Our study protocol was reviewed and approved by the Ethics Committee of all participating hospitals. All included patients signed an informed consent authorizing the use of their clinical data for research purposes. Regarding the potential risks of golimumab therapy, prior to enrollment, patients were informed of the known, reported, side effects in patients with UC. Prior to golimumab infusion, written informed consent was obtained from all patients. Additionally, adherence was made to the Principle of Good Clinical Practice and the Helsinki Declaration at all times.
When appropriate, data were presented as the median and interquartile range. Quantitative data were summarized by median and interquartile range (median [interquartile range, IQR]). A Shapiro-Wilk test was used to assess the normality of continuous variables. Differences between responders and non-responders were analyzed with the Mann-Whitney test. Pearson correlation and Spearman rank were used for correlation analysis. A two-sided P-value less than 0.05 was considered statistically significant. Statistical analyses were performed using PASW Statistics 22.0 (SPSS Inc., Chicago, IL, United States).
The demographic characteristics of the patients are shown in Table 1. Thirty-three consecutive patients with moderately to severely active UC were included in the study. Eighteen (54.5%) were women and the average age was 42 years old (SD 13.75). The mean disease time since diagnosis was 73.5 mo (range 4-360). Concerning the extent of the disease, no patients had ulcerative proctitis (E1), 12 (30%) had left-sided UC (E2) and 21 (70%) patients had extensive UC (E3). Twenty-four were steroid dependent (72.7%) and 7 were classified as steroid refractory (21.3%).
Table 1 Baseline characteristics of the patients n (%).
Extent of disease
Endoscopic Mayo score 2-3
No previous endoscopy
Clinical situation before golimumab
Induction of remission
Maintenance of remission
Previous anti-TNF use
Use of > 1 anti-TNF
Previous anti-TNF failure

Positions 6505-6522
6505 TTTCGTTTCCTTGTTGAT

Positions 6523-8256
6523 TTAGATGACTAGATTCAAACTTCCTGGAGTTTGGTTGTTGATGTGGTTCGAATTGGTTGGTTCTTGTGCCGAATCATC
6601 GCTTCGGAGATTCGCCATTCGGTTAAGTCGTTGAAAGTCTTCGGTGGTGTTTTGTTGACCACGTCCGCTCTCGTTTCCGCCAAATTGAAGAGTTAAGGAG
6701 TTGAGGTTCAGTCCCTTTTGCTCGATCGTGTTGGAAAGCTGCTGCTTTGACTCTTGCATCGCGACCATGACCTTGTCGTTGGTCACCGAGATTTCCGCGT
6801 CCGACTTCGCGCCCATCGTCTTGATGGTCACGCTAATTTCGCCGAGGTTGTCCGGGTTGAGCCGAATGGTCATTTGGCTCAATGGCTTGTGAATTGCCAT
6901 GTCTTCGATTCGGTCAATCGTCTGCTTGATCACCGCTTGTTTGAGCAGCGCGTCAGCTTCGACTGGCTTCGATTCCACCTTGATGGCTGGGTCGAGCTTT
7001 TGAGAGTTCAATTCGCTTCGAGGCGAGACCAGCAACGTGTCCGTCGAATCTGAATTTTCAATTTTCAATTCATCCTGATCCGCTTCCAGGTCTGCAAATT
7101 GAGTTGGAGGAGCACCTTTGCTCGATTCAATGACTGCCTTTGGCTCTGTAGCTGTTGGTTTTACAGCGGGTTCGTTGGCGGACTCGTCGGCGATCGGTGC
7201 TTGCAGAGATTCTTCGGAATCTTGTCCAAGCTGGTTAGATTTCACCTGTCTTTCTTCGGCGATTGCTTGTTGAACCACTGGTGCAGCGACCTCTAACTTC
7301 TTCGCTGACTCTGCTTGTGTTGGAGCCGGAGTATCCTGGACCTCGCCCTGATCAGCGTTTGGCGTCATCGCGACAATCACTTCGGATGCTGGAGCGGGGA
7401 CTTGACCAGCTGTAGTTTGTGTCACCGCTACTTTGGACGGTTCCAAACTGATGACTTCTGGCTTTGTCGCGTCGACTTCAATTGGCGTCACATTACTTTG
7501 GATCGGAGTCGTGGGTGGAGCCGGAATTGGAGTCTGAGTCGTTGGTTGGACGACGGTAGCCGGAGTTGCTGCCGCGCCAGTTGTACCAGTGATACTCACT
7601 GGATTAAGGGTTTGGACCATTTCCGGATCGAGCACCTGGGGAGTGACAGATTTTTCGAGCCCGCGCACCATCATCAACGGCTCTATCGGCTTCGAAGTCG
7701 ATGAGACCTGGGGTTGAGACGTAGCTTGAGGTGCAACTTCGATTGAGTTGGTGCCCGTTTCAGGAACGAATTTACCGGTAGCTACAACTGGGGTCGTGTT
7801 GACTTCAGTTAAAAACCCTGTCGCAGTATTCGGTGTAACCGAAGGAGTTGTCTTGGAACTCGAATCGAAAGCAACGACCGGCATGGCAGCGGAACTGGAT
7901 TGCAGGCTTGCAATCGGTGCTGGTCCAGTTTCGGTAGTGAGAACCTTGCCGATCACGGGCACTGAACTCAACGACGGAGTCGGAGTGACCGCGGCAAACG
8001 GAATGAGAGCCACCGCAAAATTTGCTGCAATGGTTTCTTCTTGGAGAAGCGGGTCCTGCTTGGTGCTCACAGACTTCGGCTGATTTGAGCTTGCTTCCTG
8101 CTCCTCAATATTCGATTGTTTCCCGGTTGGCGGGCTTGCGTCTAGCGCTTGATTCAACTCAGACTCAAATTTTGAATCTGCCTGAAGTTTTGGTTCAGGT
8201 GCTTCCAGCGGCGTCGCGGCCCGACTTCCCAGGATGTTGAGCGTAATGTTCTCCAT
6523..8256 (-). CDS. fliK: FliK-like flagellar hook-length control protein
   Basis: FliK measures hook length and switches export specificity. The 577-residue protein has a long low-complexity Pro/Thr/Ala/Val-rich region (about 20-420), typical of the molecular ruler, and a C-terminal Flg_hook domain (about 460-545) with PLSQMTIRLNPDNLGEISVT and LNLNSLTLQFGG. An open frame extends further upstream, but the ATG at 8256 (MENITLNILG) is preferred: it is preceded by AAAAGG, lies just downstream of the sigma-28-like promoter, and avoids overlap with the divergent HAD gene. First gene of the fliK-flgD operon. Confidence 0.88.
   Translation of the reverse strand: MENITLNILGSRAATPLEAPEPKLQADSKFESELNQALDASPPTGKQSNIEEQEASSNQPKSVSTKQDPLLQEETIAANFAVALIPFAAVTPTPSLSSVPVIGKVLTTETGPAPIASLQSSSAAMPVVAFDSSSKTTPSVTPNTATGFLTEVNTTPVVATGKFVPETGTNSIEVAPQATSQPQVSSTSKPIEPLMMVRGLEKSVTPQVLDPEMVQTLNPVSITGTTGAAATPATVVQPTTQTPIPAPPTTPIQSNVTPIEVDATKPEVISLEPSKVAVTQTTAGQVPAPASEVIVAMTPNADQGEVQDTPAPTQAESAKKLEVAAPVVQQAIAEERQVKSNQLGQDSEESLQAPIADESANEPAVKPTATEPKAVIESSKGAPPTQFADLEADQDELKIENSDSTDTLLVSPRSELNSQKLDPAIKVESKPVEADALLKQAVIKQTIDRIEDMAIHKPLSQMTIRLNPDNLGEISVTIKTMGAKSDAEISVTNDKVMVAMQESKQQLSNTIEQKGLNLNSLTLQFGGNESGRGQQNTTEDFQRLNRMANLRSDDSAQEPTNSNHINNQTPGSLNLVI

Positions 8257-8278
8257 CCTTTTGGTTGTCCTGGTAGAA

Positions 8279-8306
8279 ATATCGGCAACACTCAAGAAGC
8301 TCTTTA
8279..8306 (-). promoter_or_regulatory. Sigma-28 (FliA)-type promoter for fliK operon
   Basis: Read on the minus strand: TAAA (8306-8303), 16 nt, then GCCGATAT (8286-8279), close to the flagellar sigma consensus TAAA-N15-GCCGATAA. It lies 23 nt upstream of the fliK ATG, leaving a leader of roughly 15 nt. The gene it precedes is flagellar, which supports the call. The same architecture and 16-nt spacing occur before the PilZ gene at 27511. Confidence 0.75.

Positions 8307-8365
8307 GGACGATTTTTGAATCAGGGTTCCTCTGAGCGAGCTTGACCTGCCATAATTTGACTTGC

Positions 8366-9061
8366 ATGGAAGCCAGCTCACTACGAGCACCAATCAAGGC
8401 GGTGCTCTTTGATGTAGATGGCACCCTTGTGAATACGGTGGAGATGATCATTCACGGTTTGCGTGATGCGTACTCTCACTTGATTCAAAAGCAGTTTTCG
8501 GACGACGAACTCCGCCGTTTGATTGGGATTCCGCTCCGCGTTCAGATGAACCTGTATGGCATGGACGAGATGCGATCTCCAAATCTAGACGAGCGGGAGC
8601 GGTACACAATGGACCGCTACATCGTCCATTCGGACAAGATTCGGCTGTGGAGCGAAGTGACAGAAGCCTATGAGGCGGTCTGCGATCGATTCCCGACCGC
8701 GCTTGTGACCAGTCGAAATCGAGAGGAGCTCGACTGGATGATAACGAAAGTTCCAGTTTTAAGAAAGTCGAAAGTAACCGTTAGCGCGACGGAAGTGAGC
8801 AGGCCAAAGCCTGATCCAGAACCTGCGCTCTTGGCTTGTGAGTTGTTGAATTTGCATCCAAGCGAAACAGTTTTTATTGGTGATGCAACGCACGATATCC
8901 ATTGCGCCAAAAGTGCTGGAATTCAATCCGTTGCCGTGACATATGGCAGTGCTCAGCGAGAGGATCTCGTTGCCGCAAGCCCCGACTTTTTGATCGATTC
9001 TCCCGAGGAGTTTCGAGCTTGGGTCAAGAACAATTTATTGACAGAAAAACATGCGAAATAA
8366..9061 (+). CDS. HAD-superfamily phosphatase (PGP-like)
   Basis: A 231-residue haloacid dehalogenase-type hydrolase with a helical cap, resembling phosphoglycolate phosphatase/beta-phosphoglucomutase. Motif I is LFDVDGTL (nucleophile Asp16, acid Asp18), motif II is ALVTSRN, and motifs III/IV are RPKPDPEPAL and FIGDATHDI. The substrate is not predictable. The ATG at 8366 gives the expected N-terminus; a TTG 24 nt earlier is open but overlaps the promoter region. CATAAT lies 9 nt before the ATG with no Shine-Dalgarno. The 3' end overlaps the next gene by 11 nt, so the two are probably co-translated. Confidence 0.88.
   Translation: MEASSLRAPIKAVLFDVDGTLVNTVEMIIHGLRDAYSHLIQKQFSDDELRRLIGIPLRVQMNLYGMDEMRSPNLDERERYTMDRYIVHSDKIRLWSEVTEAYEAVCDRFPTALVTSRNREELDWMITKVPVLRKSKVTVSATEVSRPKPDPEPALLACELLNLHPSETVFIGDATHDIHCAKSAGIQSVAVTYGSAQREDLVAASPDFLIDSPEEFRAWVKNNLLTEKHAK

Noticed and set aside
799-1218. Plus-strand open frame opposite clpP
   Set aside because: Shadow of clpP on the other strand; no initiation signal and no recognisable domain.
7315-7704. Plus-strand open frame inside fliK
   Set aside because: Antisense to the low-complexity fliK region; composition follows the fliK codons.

Loss of response
Previous steroid consumption (31 patients had previous steroid consumption)
Use of steroids at induction
All patients had moderately to severely active UC (endoscopic Mayo score 2/3) at baseline. With regard to the disease’s clinical activity, at the beginning of treatment with golimumab, 28 (85%) patients had moderate-severe UC (S2-3) and 5 (15.2%) had mild activity.
At study entry, 9 out of 33 patients (27.3%) were anti-TNF treatment naïve, whereas 24/33 patients (72.7%) had previously received infliximab and/or adalimumab. Sixteen patients (66.7%) had previously received two biological agents. The reason for anti-TNF discontinuation for the anti-TNF exposed patients was primary non-response in 6 out of 24 cases (25%), failure or loss of response in 14 (58.3%), and in 4 (16.6%) due to intolerance (delayed hypersensitivity). Twenty-one patients received golimumab monotherapy, whereas 12 (36.6%) patients received combination therapy with thiopurines (11/12) and one patient received tacrolimus. Twenty-five patients received steroids during golimumab induction; of these, 7 (21.2%) maintained steroid use when the study finished.
Twenty-three (69.7%) out of 33 UC patients showed clinical response (Figure 1 show the endoscopic images of a patient before and after 12 wk of golimumab) and were steroid-free at week 14 (a decrease from baseline in the partial Mayo score of at least 3 points). Of these, 17 (51.5%) obtained clinical remission (steroid-free) at week 14. When response rates were based on PGA, clinical remission and clinical response rates were 24% (8/33) and 55% (18/33), respectively. Globally, withdrawal of corticosteroids was observed in 70.8% of steroid-dependent patients (17/24) at the end of the study. Finally, 3 out of 10 clinical non-responders needed a colectomy within 3 mo after the first golimumab injection.
Figure 1 Endoscopic view of one of the patients’ colon before and after 12 wk of golimumab.
When analyzing the nine anti-TNF treatment naïve patients, we observed that six (66.7%) responded but three did not. All responders obtained steroid-free clinical response at week 14.
Mean fecal calprotectin value at baseline was 300 μg/g, (245-1800 percentile 25-75) and 170.5 μg/g at week 14 (49-1031 percentiles 25-75). Mean baseline CRP was 11.9 mg/L and 3.4 mg/L at finish (week 14).